Bainbridge Islanders Vote

Give it up for people on the rock, because they’re the most civically engaged people as a bunch than any other city in the state. According to this site, 95 percent of islanders who could vote in November did. The next closest was Mercer Island (This proves my theory that people who live on islands are either worried enough about being surrounded by water and/or creosote to vote or have little else to occupy their time.) with 84 percent. The state average was 61 percent.

There is a little bit of Chicago/Cook County going on here, though. If you go to the earlier post on the same topic, you’ll find this:

Edit: Amusingly, Bainbridge Island has more registered voters than citizens over 18, as of earlier this year. Bainbridge Island totaled 17,091 registrations. The Census estimated it had 16,746 residents over 18. Using 2004 data on citizenship, about 16,226 would be eligible to vote. Assuming that some of those excess registrations are moved residents incorrectly marked as active, and that the population has grown slightly, that’s still nearly universal turnout among eligible voters. Pretty impressive — although not new, the city having seen similar numbers in 2004.

You can insert your own jokes about deceased voters. What I wonder is who are the 5 percent who don’t vote on Bainbridge?

3 thoughts on “Bainbridge Islanders Vote

  1. People who live on islands are special, close and help each other.
    BI people put their money where their life is. They care about quality life and support their lifestyle.
    They respect their seniors and support them and their activities. How many other places toss their seniors to the winds when they are less than fully productive?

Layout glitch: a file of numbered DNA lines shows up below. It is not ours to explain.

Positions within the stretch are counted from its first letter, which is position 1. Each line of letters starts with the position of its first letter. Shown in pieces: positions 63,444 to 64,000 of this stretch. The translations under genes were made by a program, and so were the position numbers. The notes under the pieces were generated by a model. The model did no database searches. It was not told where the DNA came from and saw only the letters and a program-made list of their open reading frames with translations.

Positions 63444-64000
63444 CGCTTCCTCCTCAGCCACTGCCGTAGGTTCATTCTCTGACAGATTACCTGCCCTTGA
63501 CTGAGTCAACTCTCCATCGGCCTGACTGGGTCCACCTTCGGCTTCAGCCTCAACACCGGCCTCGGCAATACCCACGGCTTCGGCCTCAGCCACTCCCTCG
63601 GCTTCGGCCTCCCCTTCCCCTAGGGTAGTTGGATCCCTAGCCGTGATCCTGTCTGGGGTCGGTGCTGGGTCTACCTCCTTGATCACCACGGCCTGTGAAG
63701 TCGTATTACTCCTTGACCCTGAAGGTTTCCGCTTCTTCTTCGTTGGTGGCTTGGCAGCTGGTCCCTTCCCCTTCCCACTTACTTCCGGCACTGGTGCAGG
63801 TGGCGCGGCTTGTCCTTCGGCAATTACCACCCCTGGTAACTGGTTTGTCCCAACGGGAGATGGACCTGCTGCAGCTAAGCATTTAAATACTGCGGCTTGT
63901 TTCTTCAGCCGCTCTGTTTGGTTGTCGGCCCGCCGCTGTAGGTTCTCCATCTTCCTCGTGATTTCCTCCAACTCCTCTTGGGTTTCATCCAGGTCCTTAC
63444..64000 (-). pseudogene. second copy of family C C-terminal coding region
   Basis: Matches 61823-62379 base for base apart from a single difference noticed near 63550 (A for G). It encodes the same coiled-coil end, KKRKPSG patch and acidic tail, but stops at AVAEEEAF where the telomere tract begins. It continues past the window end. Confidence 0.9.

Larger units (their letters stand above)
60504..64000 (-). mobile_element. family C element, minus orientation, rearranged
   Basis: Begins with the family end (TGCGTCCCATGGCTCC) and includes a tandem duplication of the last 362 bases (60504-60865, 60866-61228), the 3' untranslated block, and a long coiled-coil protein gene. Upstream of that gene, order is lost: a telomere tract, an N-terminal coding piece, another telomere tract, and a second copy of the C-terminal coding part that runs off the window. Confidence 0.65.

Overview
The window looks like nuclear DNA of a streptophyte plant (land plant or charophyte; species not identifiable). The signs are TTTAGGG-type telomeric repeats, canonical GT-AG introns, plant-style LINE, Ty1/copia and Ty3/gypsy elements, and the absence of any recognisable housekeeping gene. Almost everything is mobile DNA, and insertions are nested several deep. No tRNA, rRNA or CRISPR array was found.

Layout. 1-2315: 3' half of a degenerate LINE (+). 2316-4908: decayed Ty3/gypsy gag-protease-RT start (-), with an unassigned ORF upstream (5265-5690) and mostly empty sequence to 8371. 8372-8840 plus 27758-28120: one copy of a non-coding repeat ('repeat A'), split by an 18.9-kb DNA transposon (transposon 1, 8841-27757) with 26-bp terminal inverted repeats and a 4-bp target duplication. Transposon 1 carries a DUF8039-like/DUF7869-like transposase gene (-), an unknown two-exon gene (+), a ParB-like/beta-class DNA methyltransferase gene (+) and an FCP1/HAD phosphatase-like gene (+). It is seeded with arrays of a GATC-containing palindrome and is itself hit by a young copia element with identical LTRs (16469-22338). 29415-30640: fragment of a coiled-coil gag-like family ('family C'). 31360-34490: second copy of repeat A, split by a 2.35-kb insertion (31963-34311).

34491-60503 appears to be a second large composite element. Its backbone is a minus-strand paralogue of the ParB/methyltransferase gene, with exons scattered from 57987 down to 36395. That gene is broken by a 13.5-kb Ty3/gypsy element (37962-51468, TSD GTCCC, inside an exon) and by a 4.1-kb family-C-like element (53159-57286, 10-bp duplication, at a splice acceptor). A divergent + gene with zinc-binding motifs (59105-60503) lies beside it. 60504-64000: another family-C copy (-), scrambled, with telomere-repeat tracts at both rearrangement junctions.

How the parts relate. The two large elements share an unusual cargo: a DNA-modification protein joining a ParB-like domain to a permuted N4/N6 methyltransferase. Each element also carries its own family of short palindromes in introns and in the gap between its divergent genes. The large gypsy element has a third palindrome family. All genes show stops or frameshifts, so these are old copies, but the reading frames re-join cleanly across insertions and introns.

Funny thing, children usually emulate their parents and will treat them as they saw their parents treat their parents and the seniors in their community. …as I see it.

    You can tell by what each town offers their seniors.
    Bremerton has an active Senior program and parks department but not the walking paths BI supports for ALL their citizens..

  2. That is an incredible statistic.
    I don’t know whether to applaud or cry.

    It is certainly indicative of some other uncharacteristic factor. I don’t see how research into this would not be revealing and interesting.

  3. Bainbridge Island is a little like a very small town. I know a lot of people who live on the island, and they still don’t lock their doors to their houses or to their cars.

    I wonder if the registered voters include grown children who have since moved away, but never changed their registration. I can’t otherwise explain why they would have more registered voters than citizens over 18. I suppose the nonvoters might be those same grown children.

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